There’s always room for improvement, of course. Although the last half-century of Catholic thought has been something of a mixed bag, the introduction of Eastern sources, including contemporary Eastern theologians, into Catholicism’s theological discussion has been a great boon for the Church. I see no reason why Catholics should not take Orthodox claims seriously, at least so long as those claims are coming from individuals who are interested in doing more than grinding axes and spouting triumphalist rhetoric. As I have stated many times before, the Orthodox Church does not possess a greener pasture for any Christian to run to. Orthodoxy does have certain comparative advantages over present-day Catholicism, but it is also riddled with internal problems (not to mention doctrinal confusion) that no Catholic should envy (or mock for that matter). Most are well aware of Catholicism’s problems. They are advertised daily. Orthodoxy, for better or worse, skates by criticism in the West because it is largely an unknown quantity. That is its triumph and its tragedy.

A Note on the Neo-Orthodox Attack on Catholic Sacraments

Since the book is getting a lot of attention in Eastern circles, I thought I would make mention of the recently translated neo-Orthodox polemic against the Second Vatican Council, Fr. John Heers’s newly translated The Ecclesiological Renovation of Vatican II: An Orthodox Examination of Rome’s Ecumenical Theology Regarding Baptism and the Church from Uncut Mountain Press. Heers, for those who are unaware, is a vocal opponent of Catholic/Orthodox ecumenism and the intellectual heir of Greek-nationalist theologians such as Fr. John Romanides. To be clear: I have not read the book, though I am not against doing so at some point down the line. In the meantime I decided to check out an earlier paper by Heers, one which appears to summarize the “findings” contained in his book: “The Mystery of Baptism and the Unity of the Church: The Idea of ‘Baptismal Unity’ and its Acceptance by Orthodox Ecumenists.” The title effectively gives away the author’s conclusions. Heers wants the Orthodox Church to “return to strictness” when it comes to “heretical baptisms.” In other words, he wants all converts to be re-baptized and for Orthodoxy to go full Jansenist in declaring there is no grace to be found in non-Orthodox sacraments. Wonderful.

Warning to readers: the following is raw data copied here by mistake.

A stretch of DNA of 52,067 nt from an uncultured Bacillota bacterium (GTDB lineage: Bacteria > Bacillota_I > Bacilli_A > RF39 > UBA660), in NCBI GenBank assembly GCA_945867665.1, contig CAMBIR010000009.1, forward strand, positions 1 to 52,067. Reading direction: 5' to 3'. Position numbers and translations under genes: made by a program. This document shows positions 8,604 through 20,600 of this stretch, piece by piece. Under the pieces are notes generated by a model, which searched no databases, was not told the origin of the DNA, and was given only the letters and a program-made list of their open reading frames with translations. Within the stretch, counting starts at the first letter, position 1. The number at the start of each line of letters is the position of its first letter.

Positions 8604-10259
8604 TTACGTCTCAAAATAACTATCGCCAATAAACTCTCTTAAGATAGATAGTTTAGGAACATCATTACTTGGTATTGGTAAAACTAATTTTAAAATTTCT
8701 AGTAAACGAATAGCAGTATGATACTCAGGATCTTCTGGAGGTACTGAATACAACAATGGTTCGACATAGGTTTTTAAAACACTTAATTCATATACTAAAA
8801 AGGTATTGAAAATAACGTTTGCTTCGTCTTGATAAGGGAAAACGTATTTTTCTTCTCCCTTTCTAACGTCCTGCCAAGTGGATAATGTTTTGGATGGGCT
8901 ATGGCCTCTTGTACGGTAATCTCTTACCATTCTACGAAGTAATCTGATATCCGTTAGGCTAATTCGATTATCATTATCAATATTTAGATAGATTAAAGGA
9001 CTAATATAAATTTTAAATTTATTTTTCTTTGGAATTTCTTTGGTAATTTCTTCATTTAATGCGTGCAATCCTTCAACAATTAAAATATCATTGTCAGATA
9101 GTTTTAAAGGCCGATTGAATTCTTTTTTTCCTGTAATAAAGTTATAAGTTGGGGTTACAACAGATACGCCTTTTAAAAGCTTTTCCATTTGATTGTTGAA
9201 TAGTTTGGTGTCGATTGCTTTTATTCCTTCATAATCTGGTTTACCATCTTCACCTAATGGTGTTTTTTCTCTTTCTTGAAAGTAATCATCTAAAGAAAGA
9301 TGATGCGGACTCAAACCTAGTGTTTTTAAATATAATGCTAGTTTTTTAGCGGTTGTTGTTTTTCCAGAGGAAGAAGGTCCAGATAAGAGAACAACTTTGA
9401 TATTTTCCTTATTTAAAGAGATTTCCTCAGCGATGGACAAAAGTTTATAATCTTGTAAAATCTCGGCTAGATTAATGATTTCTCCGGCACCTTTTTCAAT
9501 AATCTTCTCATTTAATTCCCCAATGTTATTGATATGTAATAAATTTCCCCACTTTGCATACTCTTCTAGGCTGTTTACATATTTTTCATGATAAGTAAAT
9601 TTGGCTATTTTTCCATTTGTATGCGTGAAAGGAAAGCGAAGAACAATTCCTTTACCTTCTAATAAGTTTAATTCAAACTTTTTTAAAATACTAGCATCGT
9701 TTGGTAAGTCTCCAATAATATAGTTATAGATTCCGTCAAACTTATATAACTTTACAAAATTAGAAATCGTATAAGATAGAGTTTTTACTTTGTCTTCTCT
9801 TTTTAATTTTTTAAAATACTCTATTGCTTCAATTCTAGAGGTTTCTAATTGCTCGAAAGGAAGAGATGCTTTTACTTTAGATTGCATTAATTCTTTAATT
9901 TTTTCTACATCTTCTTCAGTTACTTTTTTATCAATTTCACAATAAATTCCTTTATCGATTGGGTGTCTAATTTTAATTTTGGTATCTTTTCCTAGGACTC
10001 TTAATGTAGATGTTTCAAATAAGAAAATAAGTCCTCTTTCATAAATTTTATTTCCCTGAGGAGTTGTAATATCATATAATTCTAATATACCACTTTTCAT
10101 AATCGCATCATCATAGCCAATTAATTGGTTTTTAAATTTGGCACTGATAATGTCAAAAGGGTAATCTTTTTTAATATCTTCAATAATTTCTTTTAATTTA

As most know, the push for re-baptism and grace-denial is of relatively recent vintage. In the centuries prior to the rise of Greek nationalism, the Greek Orthodox Church—like its Russian counterpart—accepted non-Orthodox (Catholic and Oriental) baptisms, and if chrismation or confirmation had already been administered, they were sometimes accepted as well. (I will leave to the side the various debates about this.) Further, Catholic priests who converted to Orthodoxy, whether from the Latin or one of the Eastern churches, were traditionally received through vesting, not re-ordination. Once the modern “Greek view” started to become normative, theories were developed about previous practice, with oikonomia being proposed as the “magic answer.” According to this line of thinking, it wasn’t that Orthodoxy accepted the validity of non-Orthodox baptisms; reception into the Orthodox Church retroactively filled the otherwise empty sacraments with grace.